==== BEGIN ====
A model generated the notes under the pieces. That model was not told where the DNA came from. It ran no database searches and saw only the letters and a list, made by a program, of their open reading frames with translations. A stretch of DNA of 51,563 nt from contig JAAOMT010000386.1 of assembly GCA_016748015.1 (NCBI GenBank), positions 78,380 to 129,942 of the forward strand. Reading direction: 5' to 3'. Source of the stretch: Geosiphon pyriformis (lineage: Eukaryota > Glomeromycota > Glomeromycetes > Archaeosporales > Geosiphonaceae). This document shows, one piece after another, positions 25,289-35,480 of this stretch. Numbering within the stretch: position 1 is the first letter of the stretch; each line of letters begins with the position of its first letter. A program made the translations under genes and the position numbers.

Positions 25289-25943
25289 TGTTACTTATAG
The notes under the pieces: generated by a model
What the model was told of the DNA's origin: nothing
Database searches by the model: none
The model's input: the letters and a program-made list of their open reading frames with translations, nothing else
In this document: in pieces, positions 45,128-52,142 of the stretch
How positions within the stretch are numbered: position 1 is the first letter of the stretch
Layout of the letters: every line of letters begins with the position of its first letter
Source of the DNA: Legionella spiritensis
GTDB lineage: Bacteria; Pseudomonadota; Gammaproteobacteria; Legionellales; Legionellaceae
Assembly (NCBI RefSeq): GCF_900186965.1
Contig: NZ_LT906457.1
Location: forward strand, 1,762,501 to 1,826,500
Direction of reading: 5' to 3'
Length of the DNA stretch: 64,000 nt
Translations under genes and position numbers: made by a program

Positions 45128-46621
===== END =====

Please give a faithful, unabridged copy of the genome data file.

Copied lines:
A model generated the notes under the pieces. That model was not told where the DNA came from. It ran no database searches and saw only the letters and a list, made by a program, of their open reading frames with translations. A stretch of DNA of 51,563 nt from contig JAAOMT010000386.1 of assembly GCA_016748015.1 (NCBI GenBank), positions 78,380 to 129,942 of the forward strand. Reading direction: 5' to 3'. Source of the stretch: Geosiphon pyriformis (lineage: Eukaryota > Glomeromycota > Glomeromycetes > Archaeosporales > Geosiphonaceae). This document shows, one piece after another, positions 25,289-35,480 of this stretch. Numbering within the stretch: position 1 is the first letter of the stretch; each line of letters begins with the position of its first letter. A program made the translations under genes and the position numbers.

Positions 25289-25943
25289 TGTTACTTATAG
The notes under the pieces: generated by a model
What the model was told of the DNA's origin: nothing
Database searches by the model: none
The model's input: the letters and a program-made list of their open reading frames with translations, nothing else
In this document: in pieces, positions 45,128-52,142 of the stretch
How positions within the stretch are numbered: position 1 is the first letter of the stretch
Layout of the letters: every line of letters begins with the position of its first letter
Source of the DNA: Legionella spiritensis
GTDB lineage: Bacteria; Pseudomonadota; Gammaproteobacteria; Legionellales; Legionellaceae
Assembly (NCBI RefSeq): GCF_900186965.1
Contig: NZ_LT906457.1
Location: forward strand, 1,762,501 to 1,826,500
Direction of reading: 5' to 3'
Length of the DNA stretch: 64,000 nt
Translations under genes and position numbers: made by a program

Positions 45128-46621